The blockchain revolution and the end of trust
“One Ring to rule them all
One ring to find them,
One ring to bring them all,
And in the darkness bind them,
In the land of Mordor
where shadows lie”
In the classic, the “Lord of the Rings”, Sauron’s ring was a coveted tool of power that let the holder control those connected to it. The story shows how men struggled with an object of power, which though first intended for good, ultimately corrupted all that touched it.
Societies and centers of power
Societies naturally organise by creating centers of power, starting with head of the family, on to the village chief, and all the way up to the European Union and United Nations.
Centralisation is a good thing, and has led to rapid evolution of society, with institutions such as banks, railways, corporates, governments, etc. all coming to play.
However, centralisation also means that we have to yield power to those we trust, and they have not always acted in our best interests. Recent examples include:
- Enron - The billion dollar company that was embroiled in accounts-fraud and insider trading, where executives sold stocks to the public they knew were worthless, in the months leading Enron's bankruptcy.
- 2008 Credit Crisis - Resulted from risky mortgage products and lax lending standards by banks, which then repackaged bad loans and sold them to unsuspecting countries. This led to the financial crisis spreading in Germany, UK, Ireland and other European nations.
- Banks failing - This happens more often than we realise, with a recent example being ABLV, Latvia's third largest bank failing under accusations of money laundering.
- Corrupt fiscal policy and failed nation states - Countries that have printed their money to levels where inflation becomes detrimental include Germany, Zimbabwe and Venzuela. In 1971 the US ended the gold standard, after other nations realised it had been printing more currency than it could back with Gold.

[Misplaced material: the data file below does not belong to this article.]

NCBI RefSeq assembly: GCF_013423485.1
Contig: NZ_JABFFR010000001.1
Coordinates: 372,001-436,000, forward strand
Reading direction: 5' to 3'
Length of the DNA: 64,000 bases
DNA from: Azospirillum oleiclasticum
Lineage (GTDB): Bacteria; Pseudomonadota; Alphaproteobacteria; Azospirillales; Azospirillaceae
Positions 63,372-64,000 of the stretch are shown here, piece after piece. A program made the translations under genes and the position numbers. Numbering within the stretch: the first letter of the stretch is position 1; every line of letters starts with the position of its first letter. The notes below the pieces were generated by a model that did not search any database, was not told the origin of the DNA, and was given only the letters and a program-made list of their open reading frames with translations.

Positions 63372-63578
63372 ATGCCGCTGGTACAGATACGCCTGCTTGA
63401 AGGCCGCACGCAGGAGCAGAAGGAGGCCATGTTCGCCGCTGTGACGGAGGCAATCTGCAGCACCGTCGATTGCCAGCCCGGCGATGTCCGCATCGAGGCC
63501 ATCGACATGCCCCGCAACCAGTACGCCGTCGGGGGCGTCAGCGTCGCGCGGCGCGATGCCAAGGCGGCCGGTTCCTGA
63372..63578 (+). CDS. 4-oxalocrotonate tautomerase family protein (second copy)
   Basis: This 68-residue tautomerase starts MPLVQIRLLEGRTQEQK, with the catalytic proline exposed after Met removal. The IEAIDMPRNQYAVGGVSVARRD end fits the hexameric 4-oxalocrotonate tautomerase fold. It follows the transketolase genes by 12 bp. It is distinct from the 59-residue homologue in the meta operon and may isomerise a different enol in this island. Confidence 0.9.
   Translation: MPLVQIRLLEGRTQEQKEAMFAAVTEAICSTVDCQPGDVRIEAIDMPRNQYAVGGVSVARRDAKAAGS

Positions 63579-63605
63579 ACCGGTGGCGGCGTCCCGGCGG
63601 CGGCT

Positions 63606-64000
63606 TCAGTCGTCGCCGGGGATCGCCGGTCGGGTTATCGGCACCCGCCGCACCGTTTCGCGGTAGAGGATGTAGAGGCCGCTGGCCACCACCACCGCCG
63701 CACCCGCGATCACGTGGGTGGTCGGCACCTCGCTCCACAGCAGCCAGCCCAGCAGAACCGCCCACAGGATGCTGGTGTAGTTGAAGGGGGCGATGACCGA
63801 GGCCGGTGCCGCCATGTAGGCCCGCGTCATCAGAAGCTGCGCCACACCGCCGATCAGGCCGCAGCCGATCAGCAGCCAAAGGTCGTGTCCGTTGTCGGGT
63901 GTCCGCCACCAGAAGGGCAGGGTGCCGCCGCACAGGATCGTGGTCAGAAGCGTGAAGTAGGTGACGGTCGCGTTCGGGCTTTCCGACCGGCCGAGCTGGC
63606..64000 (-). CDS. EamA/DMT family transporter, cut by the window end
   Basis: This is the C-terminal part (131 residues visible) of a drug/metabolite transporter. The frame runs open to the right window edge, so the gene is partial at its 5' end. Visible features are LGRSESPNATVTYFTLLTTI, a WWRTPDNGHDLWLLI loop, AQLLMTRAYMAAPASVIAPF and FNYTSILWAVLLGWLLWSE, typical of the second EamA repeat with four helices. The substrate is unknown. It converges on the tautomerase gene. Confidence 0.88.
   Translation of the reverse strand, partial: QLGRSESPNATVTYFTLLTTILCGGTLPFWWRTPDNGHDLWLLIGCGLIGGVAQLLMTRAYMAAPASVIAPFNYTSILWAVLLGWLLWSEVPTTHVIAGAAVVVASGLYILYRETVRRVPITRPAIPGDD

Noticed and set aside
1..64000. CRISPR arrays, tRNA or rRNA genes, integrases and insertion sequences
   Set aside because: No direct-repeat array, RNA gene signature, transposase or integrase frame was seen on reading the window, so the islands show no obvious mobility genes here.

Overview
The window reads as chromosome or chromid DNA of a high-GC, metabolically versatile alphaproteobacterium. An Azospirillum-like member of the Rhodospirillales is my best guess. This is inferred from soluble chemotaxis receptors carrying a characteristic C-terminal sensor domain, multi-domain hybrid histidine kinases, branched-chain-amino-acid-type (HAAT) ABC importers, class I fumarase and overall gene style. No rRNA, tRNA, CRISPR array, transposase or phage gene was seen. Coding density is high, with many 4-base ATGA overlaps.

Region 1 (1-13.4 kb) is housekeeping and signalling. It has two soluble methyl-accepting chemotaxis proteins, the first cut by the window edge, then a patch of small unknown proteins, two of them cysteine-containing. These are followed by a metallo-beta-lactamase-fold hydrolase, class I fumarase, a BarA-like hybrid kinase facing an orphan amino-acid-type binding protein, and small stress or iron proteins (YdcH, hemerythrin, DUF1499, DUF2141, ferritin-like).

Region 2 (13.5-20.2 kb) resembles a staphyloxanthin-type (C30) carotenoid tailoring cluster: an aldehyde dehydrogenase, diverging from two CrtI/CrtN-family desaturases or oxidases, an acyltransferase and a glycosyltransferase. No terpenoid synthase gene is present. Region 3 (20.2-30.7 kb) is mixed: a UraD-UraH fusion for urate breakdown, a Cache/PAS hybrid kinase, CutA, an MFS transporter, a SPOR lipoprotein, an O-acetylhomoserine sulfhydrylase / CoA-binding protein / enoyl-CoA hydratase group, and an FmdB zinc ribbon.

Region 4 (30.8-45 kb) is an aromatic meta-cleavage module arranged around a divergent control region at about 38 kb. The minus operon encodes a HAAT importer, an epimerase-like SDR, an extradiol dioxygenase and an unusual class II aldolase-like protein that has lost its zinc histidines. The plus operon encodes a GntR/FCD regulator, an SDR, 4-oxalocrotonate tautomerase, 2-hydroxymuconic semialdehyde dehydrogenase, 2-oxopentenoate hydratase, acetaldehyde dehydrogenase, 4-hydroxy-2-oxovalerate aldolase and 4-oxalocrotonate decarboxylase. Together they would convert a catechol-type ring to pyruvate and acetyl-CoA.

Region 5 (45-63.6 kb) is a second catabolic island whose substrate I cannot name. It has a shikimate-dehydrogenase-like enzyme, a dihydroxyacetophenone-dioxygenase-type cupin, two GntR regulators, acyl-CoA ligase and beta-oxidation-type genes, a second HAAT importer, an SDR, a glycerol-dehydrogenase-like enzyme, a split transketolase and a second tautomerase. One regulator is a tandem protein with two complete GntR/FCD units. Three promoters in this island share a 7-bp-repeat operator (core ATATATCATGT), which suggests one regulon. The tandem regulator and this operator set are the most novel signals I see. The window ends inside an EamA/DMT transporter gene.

- Supply chains - that harm the environment, people or animals in developing countries to provide their customers with cheaper products. Apple was recently discovered to having its products made with poor labour practices, that involved children.
- Social media data exploitation by large companies who own, farm and sell your personal information.
- Land rights - Powerful officials in poorer countries regularly grab property because citizens are unable to provide substantial proof of ownership.
Code is Law - a new future
Blockchains allow social agreements, or "smart contracts", to be formalised and entrusted to machines to execute at the right time, and right conditions. These codified laws can be audited by anyone, and are impossible to hack. Since everyone can look at these contracts, the need for having to trust a third party is eliminated, and instead transferred to machines that automate trust.
This property of blockchains makes them 'trustless', where transactions between individuals no longer need a trusted third party, such as a bank.
Imagine a future where machines talk to each other, to track supply chains, pay carbon credits, manage the ownership of assets and emission of currencies in a new world, where trust is guaranteed by technology.
The internet gave us easy access to information, which we now take for granted. Blockchains will make trust a natural, expected and readily available commodity. Trust will be so ubiquitous to society, that it will be an invisible fabric of business.